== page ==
Item ID: 13
Ultraviolet Disinfection of Water and Wastewater
Water Disinfectant: Ultraviolet vs. Chemical or Ozone
An alternative technique to chemical or ozone water treatment that can reduce environmental and human health impacts of the treatment process.
Public health departments recognize UV as an effective method for treating wastewater, reclaimed water and drinking water. By 2007, approximately 21% of municipal wastewater treatment facilities (WWTFs) in the U.S. were using UV for disinfection. UV systems are energy intensive, and UV disinfection can account for approximately 10% to 25% of total electrical energy use at a municipal WWTF.
Some states encourage UV disinfection methods, but saving energy is not the main driving force. Alternative methods of disinfection, including use of chlorine gas, sodium hypochlorite or ozone, can have adverse impacts on receiving water bodies due to the formation of chlorine residuals, have health and safety impacts due to toxicity or require energy-intensive ozone generators. UV disinfection eliminates the need to generate, handle, transport or store toxic, hazardous or corrosive chemicals. UV disinfection is user-friendly, although the lamps must be cleaned periodically to prevent algal growth.
WWTFs using low-pressure UV lamps consume 100 to 250 kWh per million gallons (MG) of wastewater treated. Medium-pressure systems require 460 to 560 kWh/MG. Chlorine gas system energy use ranges from 60 to 250 kWh/MG, depending on the chlorine dose delivered.
Energy use depends on UV system design. Medium-pressure lamps can require two to four times more energy to operate than low-pressure, high-output lamps. Energy use increases as more lamps are required to deliver effective disinfection, as when the water is unfiltered. Good design allows for UV lamp turn-down or routing flow through fewer channels to respond to changes in wastewater flow and water quality.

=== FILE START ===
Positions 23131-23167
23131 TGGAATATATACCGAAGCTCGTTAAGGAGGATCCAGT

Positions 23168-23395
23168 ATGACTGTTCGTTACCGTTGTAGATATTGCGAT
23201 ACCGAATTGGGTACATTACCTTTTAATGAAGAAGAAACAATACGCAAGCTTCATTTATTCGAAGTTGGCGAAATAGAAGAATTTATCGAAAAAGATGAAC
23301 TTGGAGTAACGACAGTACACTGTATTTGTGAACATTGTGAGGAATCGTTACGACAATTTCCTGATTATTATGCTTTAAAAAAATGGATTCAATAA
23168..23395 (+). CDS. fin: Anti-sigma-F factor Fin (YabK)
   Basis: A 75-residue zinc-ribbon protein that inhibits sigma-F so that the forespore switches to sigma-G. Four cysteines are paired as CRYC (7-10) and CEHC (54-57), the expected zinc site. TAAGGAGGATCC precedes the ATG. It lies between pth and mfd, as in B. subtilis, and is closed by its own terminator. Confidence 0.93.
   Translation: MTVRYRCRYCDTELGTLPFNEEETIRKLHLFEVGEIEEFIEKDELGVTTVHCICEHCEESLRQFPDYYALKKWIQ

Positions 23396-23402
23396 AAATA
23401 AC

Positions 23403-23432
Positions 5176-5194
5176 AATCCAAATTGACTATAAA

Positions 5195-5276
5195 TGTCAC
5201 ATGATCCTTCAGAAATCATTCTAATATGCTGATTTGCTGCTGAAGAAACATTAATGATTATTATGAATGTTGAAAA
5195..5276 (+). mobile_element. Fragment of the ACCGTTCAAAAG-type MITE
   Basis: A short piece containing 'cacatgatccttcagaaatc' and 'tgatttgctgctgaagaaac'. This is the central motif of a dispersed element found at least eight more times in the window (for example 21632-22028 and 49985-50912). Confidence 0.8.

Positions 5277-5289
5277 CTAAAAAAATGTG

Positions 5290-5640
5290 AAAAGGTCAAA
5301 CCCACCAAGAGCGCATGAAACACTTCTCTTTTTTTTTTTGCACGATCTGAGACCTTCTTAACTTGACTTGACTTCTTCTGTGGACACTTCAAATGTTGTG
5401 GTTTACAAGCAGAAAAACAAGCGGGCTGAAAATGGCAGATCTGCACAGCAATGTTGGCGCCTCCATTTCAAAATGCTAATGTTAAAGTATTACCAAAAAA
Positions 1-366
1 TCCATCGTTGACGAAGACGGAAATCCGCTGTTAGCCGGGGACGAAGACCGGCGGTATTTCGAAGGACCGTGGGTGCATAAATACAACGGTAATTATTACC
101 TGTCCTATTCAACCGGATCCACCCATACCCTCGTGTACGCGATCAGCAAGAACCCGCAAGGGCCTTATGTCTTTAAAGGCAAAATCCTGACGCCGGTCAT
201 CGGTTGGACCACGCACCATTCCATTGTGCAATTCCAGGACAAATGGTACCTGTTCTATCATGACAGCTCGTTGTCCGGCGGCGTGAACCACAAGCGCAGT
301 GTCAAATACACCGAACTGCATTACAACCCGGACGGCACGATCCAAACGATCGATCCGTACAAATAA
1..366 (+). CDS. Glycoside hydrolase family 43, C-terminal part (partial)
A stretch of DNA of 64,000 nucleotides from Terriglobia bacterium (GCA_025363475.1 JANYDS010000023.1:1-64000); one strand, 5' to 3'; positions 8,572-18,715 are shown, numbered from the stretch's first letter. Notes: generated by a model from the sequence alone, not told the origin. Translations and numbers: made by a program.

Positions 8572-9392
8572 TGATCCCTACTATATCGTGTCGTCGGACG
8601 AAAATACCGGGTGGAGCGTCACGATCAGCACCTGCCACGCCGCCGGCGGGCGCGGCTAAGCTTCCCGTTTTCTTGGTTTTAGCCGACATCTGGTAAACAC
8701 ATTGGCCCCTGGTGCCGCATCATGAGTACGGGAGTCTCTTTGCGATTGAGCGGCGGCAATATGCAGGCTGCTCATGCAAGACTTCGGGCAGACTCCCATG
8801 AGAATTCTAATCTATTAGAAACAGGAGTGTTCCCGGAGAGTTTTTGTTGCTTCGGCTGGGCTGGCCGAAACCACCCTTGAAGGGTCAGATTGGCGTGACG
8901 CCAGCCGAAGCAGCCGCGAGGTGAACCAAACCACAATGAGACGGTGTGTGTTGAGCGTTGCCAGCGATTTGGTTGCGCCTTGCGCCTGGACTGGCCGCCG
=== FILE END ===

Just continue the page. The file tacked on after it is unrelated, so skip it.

Energy Savings: 0%
Energy Savings Rating:
Limited Assessment What's this?
|1||Concept not validated||Claims of energy savings may not be credible due to lack of documentation or validation by unbiased experts.|
|2||Concept validated:||An unbiased expert has validated efficiency concepts through technical review and calculations based on engineering principles.|
|3||Limited assessment||An unbiased expert has measured technology characteristics and factors of energy use through one or more tests in typical applications with a clear baseline. |
|4||Extensive assessment||Additional testing in relevant applications and environments has increased knowledge of performance across a broad range of products, applications, and system conditions. |
|5||Comprehensive analysis||Results of lab and field tests have been used to develop methods for reliable prediction of performance across the range of intended applications.|
|6||Approved measure||Protocols for technology application are established and approved.|